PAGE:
Very Serious Trouble at ta'Mill - Treasure Act

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Re: Very Serious Trouble at ta'Mill - Treasure Act

Post by oldartefact » Thu Oct 12, 2017 1:08 pm

WVAM wrote:
Thu Oct 12, 2017 12:30 pm
oldartefact wrote:
Thu Oct 12, 2017 11:53 am

Under the current Act the reward is the market value, some may be happy to accept less, some may give their finds over for free... but Market value it is.
I'm not sure that's true. It certainly seems to be the way it's done but the act says (as I understand it) that it can be varied by the Secretary of State to the point where you can't make them pay. There is also provision for anyone else who had an interest in the land, not just the owner and finder. Not sure it makes a jot of difference to the discussion but Archies and Detectorists need to start from the same place.

https://www.legislation.gov.uk/ukpga/1996/24/section/10
Starting in the same place is an excellent idea, though I suspect that there is a fair amount of jealousy getting in the way. It was apparent yesterday with one voice questioning why Archaeologists dont receive rewards... If only they could find something that would justify one (and that is with total respect to their profession). Then there is the issue of hoards and significant random finds, well it's detectorists who have the necessary equipment and numbers to find these, so without getting all emotional "we" are always going to be the glory boys. If I were an Archaeologist and every year my efforts were trumped by another eye watering find, found by yet another wellie clad "numptie" wand waver, I would be more than jealous... I would be furious. We can work in harmony with Archaeologists, but only if they let us. We'll take the top-soil, and let the academics do the sub-strata, and if we detect something juicy below the topsoil, we'll give the Archies a call so that they can take over.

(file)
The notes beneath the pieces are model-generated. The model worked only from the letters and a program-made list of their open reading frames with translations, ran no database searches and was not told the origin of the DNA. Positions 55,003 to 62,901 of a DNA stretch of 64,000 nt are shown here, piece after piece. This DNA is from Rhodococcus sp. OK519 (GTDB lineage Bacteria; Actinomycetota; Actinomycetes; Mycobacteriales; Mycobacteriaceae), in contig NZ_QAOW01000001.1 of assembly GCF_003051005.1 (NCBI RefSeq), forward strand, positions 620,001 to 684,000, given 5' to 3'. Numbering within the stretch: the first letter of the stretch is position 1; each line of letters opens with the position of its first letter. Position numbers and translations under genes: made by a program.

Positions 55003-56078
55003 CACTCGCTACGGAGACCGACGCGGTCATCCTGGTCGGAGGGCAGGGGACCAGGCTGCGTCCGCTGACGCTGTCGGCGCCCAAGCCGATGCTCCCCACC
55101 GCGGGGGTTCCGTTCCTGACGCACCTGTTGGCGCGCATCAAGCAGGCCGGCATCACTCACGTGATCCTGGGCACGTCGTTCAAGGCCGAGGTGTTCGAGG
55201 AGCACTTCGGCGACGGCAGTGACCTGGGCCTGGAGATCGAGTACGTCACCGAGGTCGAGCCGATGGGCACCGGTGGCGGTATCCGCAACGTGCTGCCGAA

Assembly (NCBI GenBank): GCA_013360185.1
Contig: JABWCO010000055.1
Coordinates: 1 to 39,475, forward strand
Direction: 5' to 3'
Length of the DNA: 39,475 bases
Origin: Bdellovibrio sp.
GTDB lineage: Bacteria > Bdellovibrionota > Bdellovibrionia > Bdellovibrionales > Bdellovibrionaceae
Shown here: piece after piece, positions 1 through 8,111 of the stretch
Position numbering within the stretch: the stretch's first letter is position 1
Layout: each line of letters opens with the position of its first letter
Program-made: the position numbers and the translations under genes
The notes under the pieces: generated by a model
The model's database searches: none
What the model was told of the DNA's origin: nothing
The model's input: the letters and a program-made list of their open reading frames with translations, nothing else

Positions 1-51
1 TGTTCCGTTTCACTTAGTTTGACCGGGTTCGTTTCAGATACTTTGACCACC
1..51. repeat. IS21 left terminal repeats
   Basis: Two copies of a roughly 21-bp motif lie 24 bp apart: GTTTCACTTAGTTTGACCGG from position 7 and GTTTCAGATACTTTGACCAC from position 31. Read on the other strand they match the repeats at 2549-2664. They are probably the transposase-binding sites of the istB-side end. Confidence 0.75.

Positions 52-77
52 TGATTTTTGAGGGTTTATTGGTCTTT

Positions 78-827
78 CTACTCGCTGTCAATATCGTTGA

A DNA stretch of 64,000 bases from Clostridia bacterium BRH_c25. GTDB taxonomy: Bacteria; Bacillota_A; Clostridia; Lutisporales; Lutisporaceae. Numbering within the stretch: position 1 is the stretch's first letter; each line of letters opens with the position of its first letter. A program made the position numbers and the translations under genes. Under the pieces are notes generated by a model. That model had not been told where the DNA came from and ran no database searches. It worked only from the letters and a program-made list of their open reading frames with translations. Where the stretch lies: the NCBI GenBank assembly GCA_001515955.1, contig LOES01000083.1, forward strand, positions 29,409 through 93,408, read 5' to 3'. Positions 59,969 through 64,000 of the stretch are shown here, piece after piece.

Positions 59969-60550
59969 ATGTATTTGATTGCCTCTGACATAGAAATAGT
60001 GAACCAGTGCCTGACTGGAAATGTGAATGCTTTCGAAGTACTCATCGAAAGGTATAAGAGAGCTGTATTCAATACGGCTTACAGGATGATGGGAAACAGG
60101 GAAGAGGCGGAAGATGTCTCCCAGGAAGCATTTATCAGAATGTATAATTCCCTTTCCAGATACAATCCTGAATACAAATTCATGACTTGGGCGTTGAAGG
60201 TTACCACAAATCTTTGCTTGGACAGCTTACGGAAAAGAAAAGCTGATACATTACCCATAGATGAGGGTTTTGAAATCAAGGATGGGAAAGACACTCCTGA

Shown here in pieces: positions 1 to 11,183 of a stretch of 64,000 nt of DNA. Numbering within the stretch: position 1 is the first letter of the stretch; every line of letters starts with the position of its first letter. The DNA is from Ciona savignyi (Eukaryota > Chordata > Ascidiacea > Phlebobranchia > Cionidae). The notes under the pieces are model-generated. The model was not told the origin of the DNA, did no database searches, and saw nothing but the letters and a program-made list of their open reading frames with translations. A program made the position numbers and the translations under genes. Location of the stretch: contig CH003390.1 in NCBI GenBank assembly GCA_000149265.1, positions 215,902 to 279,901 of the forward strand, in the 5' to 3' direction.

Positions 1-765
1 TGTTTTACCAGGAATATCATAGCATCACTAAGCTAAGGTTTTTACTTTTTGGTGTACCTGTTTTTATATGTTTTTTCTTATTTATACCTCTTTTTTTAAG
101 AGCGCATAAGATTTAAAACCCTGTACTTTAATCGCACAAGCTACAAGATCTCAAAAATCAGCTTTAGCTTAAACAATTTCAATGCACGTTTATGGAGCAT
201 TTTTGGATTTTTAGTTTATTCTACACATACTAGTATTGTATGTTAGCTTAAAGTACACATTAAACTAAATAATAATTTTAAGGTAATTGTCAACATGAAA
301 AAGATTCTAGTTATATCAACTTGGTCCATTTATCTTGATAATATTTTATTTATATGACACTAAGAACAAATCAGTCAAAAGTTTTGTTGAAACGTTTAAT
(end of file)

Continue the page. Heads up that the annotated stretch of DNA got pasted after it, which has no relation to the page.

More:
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Re: Very Serious Trouble at ta'Mill - Treasure Act

Post by roamingrob » Thu Oct 12, 2017 6:08 pm

I can see this one being debated for a while... So lets consider as the weekend approaches. We ALL clean are detectors and put them away for two years. So no finds being brought in to the FLO no treasure objects being found ? How many jobs would be at risk..? Not us we do it for many reasons
but all on a voluntary basis. How many of the 36 FLO job would go as they say on there site

"The Portable Antiquities Scheme's database holds records of archaeological finds discovered by members of the public. These are found while carrying out a wide range of activities including metal-detecting. Our first record was made in 1998, the half-million mark was reached in March 2010, and our millionth object, a Roman coin from the Seaton hoard, was recorded in September 2014."
How many archaeologists jobs would go as no one to point them at areas to look at ?
I myself do it for the love of the history and do a lot in my spare time to talk about the history of my area with interested groups and schools at no charge. Personally I feel if you are lucky to find an item that is of valuable and a museum want it, you should get something for your efforts and the land owner as it was on their land. Speaking of the land owner I have had nearly 40 permissions and most have asked how a payment would work if treasure is found !

As said the archaeologists get paid a wage to do the job They choose to do.

Well that's my take on it all..As for a leader John you my vote too, But understand why you would not want it, which is a shame. ::g
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Re: Very Serious Trouble at ta'Mill - Treasure Act

Post by jcmaloney » Thu Oct 12, 2017 6:31 pm

You should have said hello! I was at the back with John Rigby, NCMD membership sec. ;)

So, just to clarify, The NCMD weren`t invited to speak at this years conference, unlike last years.
Its not always in line with the conference agenda and there is a limited time frame.

However we were there, at the back, taking notes.
The other body that purports to represent the hobby weren`t there to my knowledge.

I will be writing up something for Digging Deep which will focus on the forthcoming review of the Treasure Act and the importance of both the NCMD and its individual members having there say when it matters and when the powers that be are listening.